For Rose Catherin, it began at the board meetings where often she would look around and see mostly men.

As a long-standing member of the board of the French American Chamber of Commerce Atlanta-Southeast, she was determined to discover a way to galvanize the professional women with whom she was engaged through her work and through her friendships into a new program.

Rose Catherin of the ‘Women’s Series’ Photo by Lenna Davis Photography

That program — “The Women’s Series” — is to celebrate its fifth anniversary on April 30. Although she was and has remained its catalyst, Ms. Catherin is quick to point to partnership as a key factor for its success. Its success has been such that the event has been sold out already for two weeks. 

“It’s a collaborative initiative,” she insists, “of the Belgian, French, Netherlands and German American chambers of commerce as well as the British American Business Council and the Japan America Society of Georgia.

While her initial support came from a cluster of francophone women friends — yes, including those who wouldn’t always attend the French chamber’s events — she quickly learned that similar women’s groups already existed such as the Netherlands American Chamber of Commerce‘s women’s luncheons and Women in Bio‘s numerous networking events.

The alliance with Women in Bio lasted only for a year or so because it was interfering with some of their other programming. No matter, Ms. Catherin pressed on making permanent alliances with the the Netherlands Chamber of Commerce of the Southeastern United States, the Belgian American Chamber of the South and the German American Chamber of the Southern United States.

Soon enough the group was joined by the British American Business Council and the Japan America Society of Georgia. Now the events rotate among the partners which allows, she says, for a diversity of speakers and topics as well as greater attendance.

Even with the support of women already active in these organizations, however, she admits that their quarterly events can be somewhat panic inducing while being involved as a volunteering board member and working a demanding job.  “Sometimes we go on ‘high alert’,” she confesses in preparing for a program with only 20 acceptances until the last minute when they finally are able to attract 60 or so attendees.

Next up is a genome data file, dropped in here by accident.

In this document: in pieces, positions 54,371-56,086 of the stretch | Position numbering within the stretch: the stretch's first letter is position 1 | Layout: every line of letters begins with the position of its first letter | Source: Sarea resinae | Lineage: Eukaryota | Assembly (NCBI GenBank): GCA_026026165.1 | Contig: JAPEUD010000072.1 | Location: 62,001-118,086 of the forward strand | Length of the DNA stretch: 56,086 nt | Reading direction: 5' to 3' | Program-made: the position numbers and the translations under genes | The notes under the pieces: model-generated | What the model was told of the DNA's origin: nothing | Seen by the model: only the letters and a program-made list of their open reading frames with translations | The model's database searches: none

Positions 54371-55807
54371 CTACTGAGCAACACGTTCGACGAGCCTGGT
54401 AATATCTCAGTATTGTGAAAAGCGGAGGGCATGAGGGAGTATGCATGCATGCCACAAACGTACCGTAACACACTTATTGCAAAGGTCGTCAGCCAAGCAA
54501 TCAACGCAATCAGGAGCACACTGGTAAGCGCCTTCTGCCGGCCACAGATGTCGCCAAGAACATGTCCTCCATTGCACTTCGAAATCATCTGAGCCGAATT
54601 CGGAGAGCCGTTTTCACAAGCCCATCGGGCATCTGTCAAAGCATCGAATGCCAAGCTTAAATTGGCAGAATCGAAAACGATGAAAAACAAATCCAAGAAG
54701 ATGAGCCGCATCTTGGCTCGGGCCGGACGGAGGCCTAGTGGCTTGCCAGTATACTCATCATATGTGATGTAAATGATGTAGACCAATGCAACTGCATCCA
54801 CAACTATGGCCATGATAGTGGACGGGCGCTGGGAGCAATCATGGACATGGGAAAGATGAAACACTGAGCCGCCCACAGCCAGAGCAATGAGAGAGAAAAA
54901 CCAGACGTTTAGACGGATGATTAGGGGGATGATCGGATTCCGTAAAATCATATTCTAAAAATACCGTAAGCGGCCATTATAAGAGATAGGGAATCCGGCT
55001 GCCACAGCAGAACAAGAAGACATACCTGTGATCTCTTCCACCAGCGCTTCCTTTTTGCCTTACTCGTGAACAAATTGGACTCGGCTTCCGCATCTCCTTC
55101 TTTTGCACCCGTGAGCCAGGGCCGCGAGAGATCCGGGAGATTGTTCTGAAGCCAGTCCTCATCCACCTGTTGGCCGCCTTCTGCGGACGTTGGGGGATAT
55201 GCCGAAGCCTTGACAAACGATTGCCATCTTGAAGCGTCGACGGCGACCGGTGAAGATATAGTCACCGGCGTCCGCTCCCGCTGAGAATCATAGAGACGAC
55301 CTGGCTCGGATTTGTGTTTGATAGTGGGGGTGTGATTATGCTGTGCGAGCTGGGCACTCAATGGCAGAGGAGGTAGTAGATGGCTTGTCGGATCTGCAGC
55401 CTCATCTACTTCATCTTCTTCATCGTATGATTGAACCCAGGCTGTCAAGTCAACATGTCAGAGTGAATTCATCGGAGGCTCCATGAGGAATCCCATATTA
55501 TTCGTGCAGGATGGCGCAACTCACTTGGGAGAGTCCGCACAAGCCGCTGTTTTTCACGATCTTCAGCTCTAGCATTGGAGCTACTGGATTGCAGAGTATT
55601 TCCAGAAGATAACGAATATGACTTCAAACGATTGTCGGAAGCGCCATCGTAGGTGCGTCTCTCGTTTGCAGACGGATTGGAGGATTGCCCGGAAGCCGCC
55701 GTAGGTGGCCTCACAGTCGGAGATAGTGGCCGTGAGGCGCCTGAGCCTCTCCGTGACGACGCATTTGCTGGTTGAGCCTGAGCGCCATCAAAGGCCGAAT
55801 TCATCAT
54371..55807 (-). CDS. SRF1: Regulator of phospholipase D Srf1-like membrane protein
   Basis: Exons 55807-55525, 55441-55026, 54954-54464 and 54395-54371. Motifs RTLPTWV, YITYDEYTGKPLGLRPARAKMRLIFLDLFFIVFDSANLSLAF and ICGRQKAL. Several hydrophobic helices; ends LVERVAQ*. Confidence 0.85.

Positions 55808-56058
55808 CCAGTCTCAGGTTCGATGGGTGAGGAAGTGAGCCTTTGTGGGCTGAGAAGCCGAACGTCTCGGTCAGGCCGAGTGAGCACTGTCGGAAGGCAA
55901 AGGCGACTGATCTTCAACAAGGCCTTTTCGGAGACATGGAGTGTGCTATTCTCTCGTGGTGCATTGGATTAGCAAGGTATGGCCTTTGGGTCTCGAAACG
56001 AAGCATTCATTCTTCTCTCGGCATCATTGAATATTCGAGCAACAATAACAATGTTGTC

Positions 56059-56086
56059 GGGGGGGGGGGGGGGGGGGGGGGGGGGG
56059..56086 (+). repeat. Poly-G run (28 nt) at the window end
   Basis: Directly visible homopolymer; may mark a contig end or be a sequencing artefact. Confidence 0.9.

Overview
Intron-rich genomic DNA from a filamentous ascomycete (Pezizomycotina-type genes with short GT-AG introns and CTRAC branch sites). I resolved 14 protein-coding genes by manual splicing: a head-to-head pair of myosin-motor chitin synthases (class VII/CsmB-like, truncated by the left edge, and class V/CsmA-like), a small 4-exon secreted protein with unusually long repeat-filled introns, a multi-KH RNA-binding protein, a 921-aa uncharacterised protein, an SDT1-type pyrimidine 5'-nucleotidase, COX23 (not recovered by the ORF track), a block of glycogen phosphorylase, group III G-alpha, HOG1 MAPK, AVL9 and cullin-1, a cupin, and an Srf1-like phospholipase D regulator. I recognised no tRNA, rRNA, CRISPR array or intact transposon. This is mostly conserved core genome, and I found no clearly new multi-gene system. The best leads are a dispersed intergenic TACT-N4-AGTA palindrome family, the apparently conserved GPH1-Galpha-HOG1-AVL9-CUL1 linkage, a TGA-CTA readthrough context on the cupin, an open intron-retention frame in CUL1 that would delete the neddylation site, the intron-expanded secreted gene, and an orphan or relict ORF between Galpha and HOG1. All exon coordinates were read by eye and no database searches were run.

While 60 seems to have settled as a regular number, the range has gone from 32 attendees who came to the first meeting to learn “How to Efficiently Brand and Market Yourself” to the most recent which drew 80 to learn about Women in Philanthropy from a panel including Sarah Fonder-Kristy of the Atlanta Community Food Bank; Teresa Wenzel of the Atlanta Dream; Kari Love of the Atlanta Women Foundation and Allison Chance of the High Museum.  

The lively discussion was moderated by Allison Turner of the consultancy firm BCI Global.

The range of issues brought forth are in keeping with the organization objectives of providing “educational and stimulating content to our attendees, while facilitating professional opportunities and networking among peers.”  

Ms. Catherin breaks down the formal mission statement to “personal and professional development and experience sharing.”  

Traditional themes such as empowerment and success have been included as have the personal experiences of women in startups and science.

Occasionally, Ms. Catherin told Global Atlanta, the topics wander from the beaten path with a program such as the one on “emotional self-defense.” She added that she personally was especially helped while transitioning jobs by the “effective communication” program.   

A native of France, she first came to the U.S. 16 years ago on an internship. Her first job in Atlanta was with the global transportation and logistics provider Mid America Overseas.

A customer told her of a position for a project manager at the French business development agency, Enterprise Rhone-Alpes International (ERAI), headquartered in Lyon, France.  From project manager, Ms. Catherin was promoted to eventually head up its U.S. operations with offices in Atlanta and Philadelphia. ERAI established one of Atlanta’s early incubators for French companies based in the Southeastern U.S.

For the past three years Ms. Catherin has been working in the healthcare group of the Brussels-based multinational firm  Solvay Specialty Polymers.

In regards to The Women’s Series’ success, she is quick to thank the support that the organization has received from the Alliance Francaise  and the Goethe-Zentrum in Atlanta for making their jointly owned space in Midtown available for its programs, as well as the members of the different organizations with which she has worked.

Ms. Catherin said that The Women’s Series will be planning quarterly events as long as they meet a need in the community. Registration to the events is done through the partners’ websites.